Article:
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Friday, November 1
NYRA looking into Saratoga payoffs from August

ALBANY, N.Y. -- A New York Racing Association executive said his organization asked state regulators to investigate two Pick Six payoffs at Saratoga Race Course, a day after the Breeders' Cup Pick Six probe.

The Saratoga investigation focuses on a $421,998 payoff on Aug. 4 and a $330,989 payoff on Aug. 17. The tickets were bought by two different bettors who have not been identified.

NYRA made the request after learning that bettor Derrick Davis, 29, of Baltimore, had all six winning tickets at Illinois' Arlington Park on Saturday in the Breeders' Cup Ultra Pick Six, wagers he placed electronically by phone in the Catskill Regional Off-Track Betting Corp. in Pomona, N.Y.

"After this incident, (NYRA vice president) Bill Nader wrote an e-mail requesting that in light of the suspicious nature of this payout, would they (the board) also look at the Aug. 4 and Aug. 17 Pick Six from Saratoga," Jim Gallagher, NYRA's vice president of parimutuel operations, told the Times Union of Albany in Friday editions.

Gallagher said it appears the Breeders' Cup and Saratoga incidents are unrelated but that NYRA wanted to be certain there was no wrongdoing.

Davis' attorney, Steven A. Allen of Baltimore, declined to say whether Davis knows the fired Autotote employee, The (Baltimore) Sun reported Friday.

"It is Derrick's position that he made a legitimate wager and he's concerned that there is a lot of speculation going on. He denies that he did anything wrong," Allen told The Sun.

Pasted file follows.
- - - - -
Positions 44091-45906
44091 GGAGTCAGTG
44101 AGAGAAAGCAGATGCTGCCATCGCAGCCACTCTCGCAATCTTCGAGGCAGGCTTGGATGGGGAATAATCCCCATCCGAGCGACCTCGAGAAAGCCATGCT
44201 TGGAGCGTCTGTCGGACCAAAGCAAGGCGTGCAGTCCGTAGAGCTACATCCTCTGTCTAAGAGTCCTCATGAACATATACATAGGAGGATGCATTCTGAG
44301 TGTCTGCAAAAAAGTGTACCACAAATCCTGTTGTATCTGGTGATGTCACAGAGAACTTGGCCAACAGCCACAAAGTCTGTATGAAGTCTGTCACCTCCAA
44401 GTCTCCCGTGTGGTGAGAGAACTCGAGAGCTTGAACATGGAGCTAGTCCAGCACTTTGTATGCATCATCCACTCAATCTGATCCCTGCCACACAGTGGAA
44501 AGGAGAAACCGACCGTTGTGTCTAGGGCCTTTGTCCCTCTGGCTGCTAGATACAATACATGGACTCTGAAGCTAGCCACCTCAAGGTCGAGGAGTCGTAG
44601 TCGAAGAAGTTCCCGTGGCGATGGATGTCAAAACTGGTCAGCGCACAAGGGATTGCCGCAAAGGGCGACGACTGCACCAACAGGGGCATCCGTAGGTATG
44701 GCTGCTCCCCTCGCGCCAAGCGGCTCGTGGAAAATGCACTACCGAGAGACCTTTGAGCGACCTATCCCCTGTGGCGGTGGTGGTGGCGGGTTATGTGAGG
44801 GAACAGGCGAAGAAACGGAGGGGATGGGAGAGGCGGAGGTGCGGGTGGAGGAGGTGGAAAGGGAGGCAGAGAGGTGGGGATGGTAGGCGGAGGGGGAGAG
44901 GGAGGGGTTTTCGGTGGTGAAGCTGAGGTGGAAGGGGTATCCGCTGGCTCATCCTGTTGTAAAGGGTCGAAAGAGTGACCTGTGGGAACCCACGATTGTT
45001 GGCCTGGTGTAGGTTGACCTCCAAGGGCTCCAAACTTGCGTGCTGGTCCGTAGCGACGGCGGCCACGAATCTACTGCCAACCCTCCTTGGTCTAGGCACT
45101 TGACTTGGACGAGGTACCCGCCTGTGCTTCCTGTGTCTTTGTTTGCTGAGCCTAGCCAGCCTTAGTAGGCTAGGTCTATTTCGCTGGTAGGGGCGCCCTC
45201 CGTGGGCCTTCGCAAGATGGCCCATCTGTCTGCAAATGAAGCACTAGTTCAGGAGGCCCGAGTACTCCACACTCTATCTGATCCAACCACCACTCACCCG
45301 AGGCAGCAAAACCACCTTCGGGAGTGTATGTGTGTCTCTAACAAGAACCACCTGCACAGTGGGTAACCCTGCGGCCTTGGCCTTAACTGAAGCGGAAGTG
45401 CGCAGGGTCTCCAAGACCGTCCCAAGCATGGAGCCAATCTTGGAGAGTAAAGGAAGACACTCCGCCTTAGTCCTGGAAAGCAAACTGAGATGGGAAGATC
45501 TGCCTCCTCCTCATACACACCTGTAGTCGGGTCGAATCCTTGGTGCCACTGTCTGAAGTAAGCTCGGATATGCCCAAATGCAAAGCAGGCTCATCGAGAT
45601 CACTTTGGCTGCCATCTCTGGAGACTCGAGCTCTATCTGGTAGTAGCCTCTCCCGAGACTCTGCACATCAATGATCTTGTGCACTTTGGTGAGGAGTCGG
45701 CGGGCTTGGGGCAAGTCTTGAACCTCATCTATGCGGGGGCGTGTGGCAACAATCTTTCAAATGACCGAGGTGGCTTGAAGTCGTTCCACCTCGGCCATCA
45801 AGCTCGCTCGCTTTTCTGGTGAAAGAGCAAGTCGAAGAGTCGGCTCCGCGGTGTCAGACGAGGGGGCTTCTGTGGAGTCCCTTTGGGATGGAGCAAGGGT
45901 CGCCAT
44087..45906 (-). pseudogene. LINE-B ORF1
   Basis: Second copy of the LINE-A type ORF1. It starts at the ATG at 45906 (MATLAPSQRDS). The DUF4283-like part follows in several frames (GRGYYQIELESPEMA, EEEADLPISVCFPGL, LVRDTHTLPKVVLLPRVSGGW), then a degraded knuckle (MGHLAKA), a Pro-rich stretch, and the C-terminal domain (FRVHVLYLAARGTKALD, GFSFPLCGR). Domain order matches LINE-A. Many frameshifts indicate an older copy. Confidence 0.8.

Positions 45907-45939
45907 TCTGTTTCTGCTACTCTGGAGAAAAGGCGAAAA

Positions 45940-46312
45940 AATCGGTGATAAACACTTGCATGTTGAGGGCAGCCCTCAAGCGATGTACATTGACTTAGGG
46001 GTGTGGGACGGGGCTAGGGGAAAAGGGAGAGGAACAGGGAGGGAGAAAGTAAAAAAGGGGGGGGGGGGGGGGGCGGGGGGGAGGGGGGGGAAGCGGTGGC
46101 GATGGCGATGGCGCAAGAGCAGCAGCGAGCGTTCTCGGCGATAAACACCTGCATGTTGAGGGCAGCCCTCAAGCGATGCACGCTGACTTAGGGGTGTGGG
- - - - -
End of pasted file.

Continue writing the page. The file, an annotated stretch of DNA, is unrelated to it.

"There is a process for investigating these types of allegations. It is early in that process. We're going to let that process go forward."

On Thursday, an employee for the company that handled the Breeders' Cup Pick Six wagering was fired for allegedly altering tickets that turned out to be worth more than $3 million.

Lorne Weil, chairman and CEO of Scientific Games, the parent company of Autotote Corp., said during a conference call with Wall Street investment firms that the former employee was identified after an internal investigation.

Weil said the former Autotote Corp. employee had the password to get into the data system and alter the betting ticket after the first four races of the Ultra Pick Six had been run and the results were known.

Weil didn't identify the employee or say how the ticket had been altered. The New York Times in its Friday editions, quoting unidentified racing officials, identified the employee as Chris Harn, 29, who worked in Autotote's offices in Newark, Del.

A phone message left at Autotote on Thursday by The Associated Press was not returned.

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